Pillars of Decarbonization: Common findings from models of Canada’s net-zero energy economy

The second report from Clean Prosperity’s Net-Zero Pathways for Canada project

Pillars of Decarbonization, the second report from Clean Prosperity’s Net-Zero Pathways for Canada project, examines common findings across models of five distinct futures for Canada’s energy system, all of which lead to net-zero greenhouse gas emissions by 2050. The five net-zero pathways were designed by Clean Prosperity and modelled by Navius Research.

Browse the report online, or download a PDF version with footnotes or endnotes.

The pathways each simulate conditions that favour different energy technologies: electrification, electrification largely from renewable energy sources, fossil fuels, bioenergy, and hydrogen. 

All the pathways are constrained to achieve a net-zero target defined as 50 Mt of CO2e emissions per year in 2050, which is notably more aggressive than other Canadian net-zero modelling research.

The Pillars of Decarbonization report identifies three common themes — pillars — across the modelled pathways. These pillars are aspects of the net-zero transition that we believe merit consideration regardless of the mix of energy technologies that define Canada’s net-zero future. The three pillars are:

1. Electrification

Electricity use increases significantly across all five pathways, accounting for up to 40% of total energy use across the economy by 2050, compared to 17% in 2020. 

Depending on the pathway, this jump in electricity demand requires an increase in generation of 43% to 74%, much of which comes from new solar and wind development. These renewable sources account for 36%–54% of generation by mid-century, up from 7% in 2020.

2. Alternative fuels

Our modelling shows a dramatic increase in renewable natural gas (RNG) consumption across four of our five net-zero pathways, accounting for 15%–26% of final energy use by 2050. The Navius model favours deploying RNG as part of bioenergy with carbon capture and storage (BECCS) systems to deliver the scale of net-negative emissions needed to achieve our aggressive 50 Mt CO2e/year net-zero target.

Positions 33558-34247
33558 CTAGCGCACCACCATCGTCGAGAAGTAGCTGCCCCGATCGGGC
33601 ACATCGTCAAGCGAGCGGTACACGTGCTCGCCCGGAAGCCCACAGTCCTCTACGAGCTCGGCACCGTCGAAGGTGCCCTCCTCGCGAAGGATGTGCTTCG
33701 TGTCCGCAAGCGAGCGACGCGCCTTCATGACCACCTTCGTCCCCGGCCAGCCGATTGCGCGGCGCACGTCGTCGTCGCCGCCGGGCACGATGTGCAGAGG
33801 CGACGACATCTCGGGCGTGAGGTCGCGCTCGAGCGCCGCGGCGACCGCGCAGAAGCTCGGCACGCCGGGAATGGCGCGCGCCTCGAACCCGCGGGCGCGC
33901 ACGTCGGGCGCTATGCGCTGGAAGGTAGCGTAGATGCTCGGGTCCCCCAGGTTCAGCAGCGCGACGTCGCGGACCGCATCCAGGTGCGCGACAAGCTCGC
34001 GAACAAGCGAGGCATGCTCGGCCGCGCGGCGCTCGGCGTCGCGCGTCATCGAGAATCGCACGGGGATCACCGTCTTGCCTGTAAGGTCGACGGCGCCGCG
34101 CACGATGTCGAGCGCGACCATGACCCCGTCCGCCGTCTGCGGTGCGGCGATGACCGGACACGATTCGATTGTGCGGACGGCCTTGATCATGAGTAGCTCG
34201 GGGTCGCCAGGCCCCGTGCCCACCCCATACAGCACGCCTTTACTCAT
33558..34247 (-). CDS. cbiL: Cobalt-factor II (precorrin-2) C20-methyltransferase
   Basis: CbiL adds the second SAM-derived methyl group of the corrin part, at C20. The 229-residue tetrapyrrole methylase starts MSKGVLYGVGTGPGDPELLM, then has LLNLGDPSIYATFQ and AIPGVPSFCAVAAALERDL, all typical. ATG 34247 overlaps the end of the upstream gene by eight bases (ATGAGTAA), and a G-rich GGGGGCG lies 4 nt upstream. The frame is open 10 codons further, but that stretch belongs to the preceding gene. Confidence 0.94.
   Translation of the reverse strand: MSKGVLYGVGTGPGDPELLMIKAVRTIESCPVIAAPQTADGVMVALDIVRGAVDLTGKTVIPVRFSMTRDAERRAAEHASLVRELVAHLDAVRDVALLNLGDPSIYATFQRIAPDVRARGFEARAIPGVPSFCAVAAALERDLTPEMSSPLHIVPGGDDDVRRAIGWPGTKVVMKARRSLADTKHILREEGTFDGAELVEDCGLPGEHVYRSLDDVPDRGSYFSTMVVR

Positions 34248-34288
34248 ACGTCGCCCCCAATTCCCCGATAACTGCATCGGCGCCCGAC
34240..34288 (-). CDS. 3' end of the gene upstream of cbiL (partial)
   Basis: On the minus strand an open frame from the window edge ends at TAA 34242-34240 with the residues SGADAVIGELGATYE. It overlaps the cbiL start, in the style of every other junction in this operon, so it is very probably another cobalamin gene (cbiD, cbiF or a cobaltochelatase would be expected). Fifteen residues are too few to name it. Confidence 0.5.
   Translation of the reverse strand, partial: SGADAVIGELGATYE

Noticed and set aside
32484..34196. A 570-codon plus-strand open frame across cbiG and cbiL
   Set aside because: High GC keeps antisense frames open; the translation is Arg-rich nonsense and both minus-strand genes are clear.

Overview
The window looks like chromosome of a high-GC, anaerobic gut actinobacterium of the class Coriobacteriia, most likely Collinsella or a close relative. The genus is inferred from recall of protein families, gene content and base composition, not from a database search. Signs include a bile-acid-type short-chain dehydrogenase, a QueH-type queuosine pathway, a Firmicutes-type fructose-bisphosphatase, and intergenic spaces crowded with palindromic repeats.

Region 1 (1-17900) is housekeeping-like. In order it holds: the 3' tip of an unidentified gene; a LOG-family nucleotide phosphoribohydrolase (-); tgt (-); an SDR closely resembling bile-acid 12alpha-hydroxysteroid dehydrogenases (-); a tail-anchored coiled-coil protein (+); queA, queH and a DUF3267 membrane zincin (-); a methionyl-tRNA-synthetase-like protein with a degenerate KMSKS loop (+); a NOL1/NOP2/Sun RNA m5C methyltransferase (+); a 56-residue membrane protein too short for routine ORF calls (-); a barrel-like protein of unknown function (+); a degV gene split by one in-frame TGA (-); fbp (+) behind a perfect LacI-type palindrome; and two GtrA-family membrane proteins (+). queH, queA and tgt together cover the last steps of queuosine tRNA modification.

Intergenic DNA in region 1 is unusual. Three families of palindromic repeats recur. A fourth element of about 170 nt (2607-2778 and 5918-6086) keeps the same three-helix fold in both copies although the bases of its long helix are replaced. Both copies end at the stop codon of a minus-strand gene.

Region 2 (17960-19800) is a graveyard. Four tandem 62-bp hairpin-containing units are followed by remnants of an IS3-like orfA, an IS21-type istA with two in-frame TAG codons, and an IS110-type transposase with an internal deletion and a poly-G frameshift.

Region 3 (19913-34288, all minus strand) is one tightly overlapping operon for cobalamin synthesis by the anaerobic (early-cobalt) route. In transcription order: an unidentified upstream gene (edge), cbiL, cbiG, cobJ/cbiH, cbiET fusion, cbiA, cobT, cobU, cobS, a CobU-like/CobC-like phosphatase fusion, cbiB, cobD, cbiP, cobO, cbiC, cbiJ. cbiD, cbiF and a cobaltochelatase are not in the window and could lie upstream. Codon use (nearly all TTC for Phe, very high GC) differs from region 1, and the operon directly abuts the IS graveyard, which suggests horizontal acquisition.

In contrast, we see only a modest deployment of hydrogen as an energy carrier, at 2%–5% of final energy use. Even this low level of hydrogen use requires significant amounts of new infrastructure.

3. Carbon capture and removal

We see considerable growth in onshore carbon capture, utilization and storage (CCUS) — between 89 and 206 Mt of CO2 captured per year across all pathways. Even in the pathway that simulates high dependence on renewable energy, our model shows significant CCUS, despite the near elimination of oil and gas production.

The model also shows high expectations for direct air capture (DAC) technology to remove CO2 from the atmosphere, in pathways that don’t rely on high deployment of RNG-powered BECCS for net-negative emissions. Both BECCS and DAC are in the early stages of commercialization; their development would need to accelerate significantly to meet the model’s expectations.

Comparing findings to research and planning

The report compares our findings to other Canadian net-zero studies and finds that in most cases, Clean Prosperity’s results are similar to those found in other research. One notable exception is RNG: compared to other studies, this project models much higher consumption of RNG, which the model deploys in BECCS systems to achieve our aggressive net-zero constraint.

The report also finds significant gaps between the current state of net-zero technology deployment and planning across Canada, and the modelled pathway requirements. Clean Prosperity argues that Canadian net-zero research needs to pay closer attention to this critical deployment gap.

Next steps: addressing the “30-50 gap”

The first report from the Net-Zero Pathways for Canada project analyzed the impact of current federal climate policy on emissions reductions by 2050. Current policy is focused on achieving Canada’s 2030 climate target, and our modelling has found that simply continuing current policies through to 2050 would lead to an emissions overshoot of more than 400 Mt of CO2e per year. We call this the “30-50 gap,” and the final report of the Net-Zero Pathways for Canada project will feature recommendations on how to close it.

The project’s next interim report will look at how our three pillars can apply to decarbonizing high-emitting sectors of the Canadian economy, and will examine how to operationalize net zero at the provincial level. We will also release supporting briefs that examine the spatial and land-use considerations associated with various net-zero projections. The first of these will focus on CCUS deployment and will be released in early 2024.

We invite your feedback on Clean Prosperity’s Net-Zero Pathways for Canada project, at research@cleanprosperity.ca.

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